Wealth review in the new year: Five priorities


Jeff Otis


Welcome to 2020! The snow is back in Woodinville, kids have been home from school and some are still going strong with their New Year’s resolutions now two weeks in. 

Now that the Seahawks are eliminated from post-season play, giving everyone back their weekends again, and in the spirit of starting fresh in a new year, let’s dedicate a little time to getting our financial lives organized for this new decade. Here are five areas to prioritize.

1. Estate Plan Review 

Far too often, people fail to adequately update their wills and estates. It is recommended you review your estate plan every 3-5 years, or if you have a major change in your family, assets or your goals. Do you want your assets to go to heirs? To charity? Did you intend on making the state of Washington a beneficiary of your estate? Can you benefit from establishing trust accounts for your spouse and children? It’s smart to keep your estate plan current to ensure you are leaving the legacy you intend.

2. Insurance Review

Given how many insurance payments are now set up on auto-pay, this area can remain out-of-sight and out-of-mind. It is recommended to review your insurance coverage every three years. A quick review of home and auto policies, life and disability insurance, long-term care coverage, and assessing the need for umbrella insurance could be well worth your time. 

3. Asset Allocation Review

It’s not uncommon for investors to set target allocations for their accounts and then leave them alone. Those allocations, especially given the incredible upswing we’ve seen in stock values, can shift over time and potentially put you into too aggressive or too conservative of an asset mix given your goals and risk tolerance. It is recommended to review your allocations at least annually. A review here can help provide those insights and help determine the next steps.

4. IRA Beneficiary Review

This is connected to point No. 1, but it also needs to be highlighted. The beneficiaries on your retirement accounts, such as 401ks and IRAs, should reflect your current plan. IRAs payout directly to beneficiaries, so it’s important these are updated and reflect your plan. Any custodian, such as Charles Schwab or Fidelity, should be able to provide you with current beneficiary information on your accounts.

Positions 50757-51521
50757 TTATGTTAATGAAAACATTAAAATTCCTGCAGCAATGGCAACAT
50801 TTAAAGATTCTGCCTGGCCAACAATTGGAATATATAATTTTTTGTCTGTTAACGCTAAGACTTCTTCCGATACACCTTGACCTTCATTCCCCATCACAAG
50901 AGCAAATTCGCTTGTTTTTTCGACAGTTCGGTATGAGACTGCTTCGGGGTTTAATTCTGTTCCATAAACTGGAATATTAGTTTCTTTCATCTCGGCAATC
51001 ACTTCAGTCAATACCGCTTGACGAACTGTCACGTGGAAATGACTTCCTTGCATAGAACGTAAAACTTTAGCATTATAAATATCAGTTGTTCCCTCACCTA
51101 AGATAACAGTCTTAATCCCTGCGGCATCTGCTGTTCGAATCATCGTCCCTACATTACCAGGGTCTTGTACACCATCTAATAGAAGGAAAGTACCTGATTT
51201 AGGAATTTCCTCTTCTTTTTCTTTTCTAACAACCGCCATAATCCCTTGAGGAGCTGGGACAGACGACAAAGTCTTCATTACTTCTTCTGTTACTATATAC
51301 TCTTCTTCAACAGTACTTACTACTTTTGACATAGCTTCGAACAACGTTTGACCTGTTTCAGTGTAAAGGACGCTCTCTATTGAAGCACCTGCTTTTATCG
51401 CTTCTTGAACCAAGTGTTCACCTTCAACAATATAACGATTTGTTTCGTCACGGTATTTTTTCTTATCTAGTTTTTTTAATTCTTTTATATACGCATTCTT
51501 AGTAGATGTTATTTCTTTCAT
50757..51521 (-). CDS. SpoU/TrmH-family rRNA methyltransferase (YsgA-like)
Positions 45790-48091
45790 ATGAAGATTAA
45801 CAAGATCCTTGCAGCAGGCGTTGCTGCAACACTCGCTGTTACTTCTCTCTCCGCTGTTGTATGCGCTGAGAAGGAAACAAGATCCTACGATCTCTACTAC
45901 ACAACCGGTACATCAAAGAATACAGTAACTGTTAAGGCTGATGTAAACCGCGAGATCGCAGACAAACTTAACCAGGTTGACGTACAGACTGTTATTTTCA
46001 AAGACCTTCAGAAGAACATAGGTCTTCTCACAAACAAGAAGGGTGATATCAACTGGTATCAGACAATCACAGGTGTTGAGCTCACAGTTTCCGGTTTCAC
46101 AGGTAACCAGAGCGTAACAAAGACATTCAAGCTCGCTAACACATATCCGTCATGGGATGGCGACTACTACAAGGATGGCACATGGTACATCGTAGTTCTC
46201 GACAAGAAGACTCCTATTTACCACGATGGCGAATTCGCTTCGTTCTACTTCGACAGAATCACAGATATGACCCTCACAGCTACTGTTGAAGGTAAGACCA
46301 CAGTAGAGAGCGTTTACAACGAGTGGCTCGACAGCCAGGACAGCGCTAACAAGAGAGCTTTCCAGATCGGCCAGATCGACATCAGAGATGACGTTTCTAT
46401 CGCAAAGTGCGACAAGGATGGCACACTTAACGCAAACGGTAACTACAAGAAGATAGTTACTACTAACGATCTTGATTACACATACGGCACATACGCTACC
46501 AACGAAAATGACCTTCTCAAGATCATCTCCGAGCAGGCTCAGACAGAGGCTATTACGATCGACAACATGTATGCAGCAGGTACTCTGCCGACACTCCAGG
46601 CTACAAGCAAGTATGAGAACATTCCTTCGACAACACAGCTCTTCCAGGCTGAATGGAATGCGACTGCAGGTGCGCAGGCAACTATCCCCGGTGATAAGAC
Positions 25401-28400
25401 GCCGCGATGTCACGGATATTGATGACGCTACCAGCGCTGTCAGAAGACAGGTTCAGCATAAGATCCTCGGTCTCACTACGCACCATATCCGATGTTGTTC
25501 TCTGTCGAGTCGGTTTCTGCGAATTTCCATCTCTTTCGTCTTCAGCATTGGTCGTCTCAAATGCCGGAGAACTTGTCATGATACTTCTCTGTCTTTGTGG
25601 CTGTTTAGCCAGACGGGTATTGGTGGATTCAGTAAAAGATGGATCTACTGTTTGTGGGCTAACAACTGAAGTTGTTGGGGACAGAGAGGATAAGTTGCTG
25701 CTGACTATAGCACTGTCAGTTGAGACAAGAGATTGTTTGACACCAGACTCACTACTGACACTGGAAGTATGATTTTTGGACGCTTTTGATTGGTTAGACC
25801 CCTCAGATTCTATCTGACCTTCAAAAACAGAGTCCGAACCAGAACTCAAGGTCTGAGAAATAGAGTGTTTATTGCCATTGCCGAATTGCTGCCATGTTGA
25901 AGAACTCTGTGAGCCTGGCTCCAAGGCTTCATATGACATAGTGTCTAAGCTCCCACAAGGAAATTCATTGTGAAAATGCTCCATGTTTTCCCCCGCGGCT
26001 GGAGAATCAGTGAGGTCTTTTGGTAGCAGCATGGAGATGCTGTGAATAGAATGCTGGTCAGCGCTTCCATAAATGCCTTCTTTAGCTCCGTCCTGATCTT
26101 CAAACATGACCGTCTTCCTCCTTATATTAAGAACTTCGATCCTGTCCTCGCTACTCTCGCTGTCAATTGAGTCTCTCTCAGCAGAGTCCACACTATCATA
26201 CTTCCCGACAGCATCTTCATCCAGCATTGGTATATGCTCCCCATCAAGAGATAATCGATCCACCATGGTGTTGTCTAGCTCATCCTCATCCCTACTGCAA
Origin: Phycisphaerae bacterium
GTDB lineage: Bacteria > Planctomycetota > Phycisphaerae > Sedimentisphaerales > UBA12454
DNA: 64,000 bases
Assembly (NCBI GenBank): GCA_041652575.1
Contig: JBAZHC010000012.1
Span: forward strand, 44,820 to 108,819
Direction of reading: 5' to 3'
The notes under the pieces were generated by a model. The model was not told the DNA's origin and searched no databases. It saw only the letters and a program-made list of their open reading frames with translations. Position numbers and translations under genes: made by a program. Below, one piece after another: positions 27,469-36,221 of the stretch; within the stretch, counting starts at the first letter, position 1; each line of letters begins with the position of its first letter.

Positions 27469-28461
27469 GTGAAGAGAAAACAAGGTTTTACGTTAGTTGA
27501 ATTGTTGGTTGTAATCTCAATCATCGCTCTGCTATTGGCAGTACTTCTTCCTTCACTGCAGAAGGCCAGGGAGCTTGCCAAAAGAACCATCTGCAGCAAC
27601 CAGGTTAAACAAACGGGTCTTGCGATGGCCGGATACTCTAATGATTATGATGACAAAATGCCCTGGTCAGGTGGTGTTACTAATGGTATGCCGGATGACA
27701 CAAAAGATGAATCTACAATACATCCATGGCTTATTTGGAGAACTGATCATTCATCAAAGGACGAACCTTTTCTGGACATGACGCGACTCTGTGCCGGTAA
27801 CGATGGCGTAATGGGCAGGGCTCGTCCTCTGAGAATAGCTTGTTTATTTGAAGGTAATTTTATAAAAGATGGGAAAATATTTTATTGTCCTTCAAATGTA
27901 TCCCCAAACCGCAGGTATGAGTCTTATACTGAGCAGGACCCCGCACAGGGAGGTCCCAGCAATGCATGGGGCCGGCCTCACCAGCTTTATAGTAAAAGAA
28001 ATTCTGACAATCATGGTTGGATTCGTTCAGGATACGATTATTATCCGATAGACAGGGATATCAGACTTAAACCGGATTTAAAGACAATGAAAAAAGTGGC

5. Scrub for high-cost fees

The investment world has evolved over the past 20-30 years and introduced a new arena of very inexpensive fund options. Many investors are still invested in higher-cost funds, many of which pay out sizeable commissions to their financial advisor. 

Tax implications certainly need to be considered, but it could make sense to replace higher-cost mutual funds with lower-cost funds, maintain a similar allocation and reduce the overall amount of fees you are paying along the way. 

Reviewing these main areas in your estate plan, insurance coverage and investment strategy can go a long way to providing the peace of mind many are looking for in their financial lives. What better way to start off the new decade!

Jeff Otis is a senior financial consultant and partner at Evergreen Gavekal, a local wealth management firm serving high net worth and ultra-high net worth families. He can be reached at 425.467.4624 or at This email address is being protected from spambots. You need JavaScript enabled to view it..

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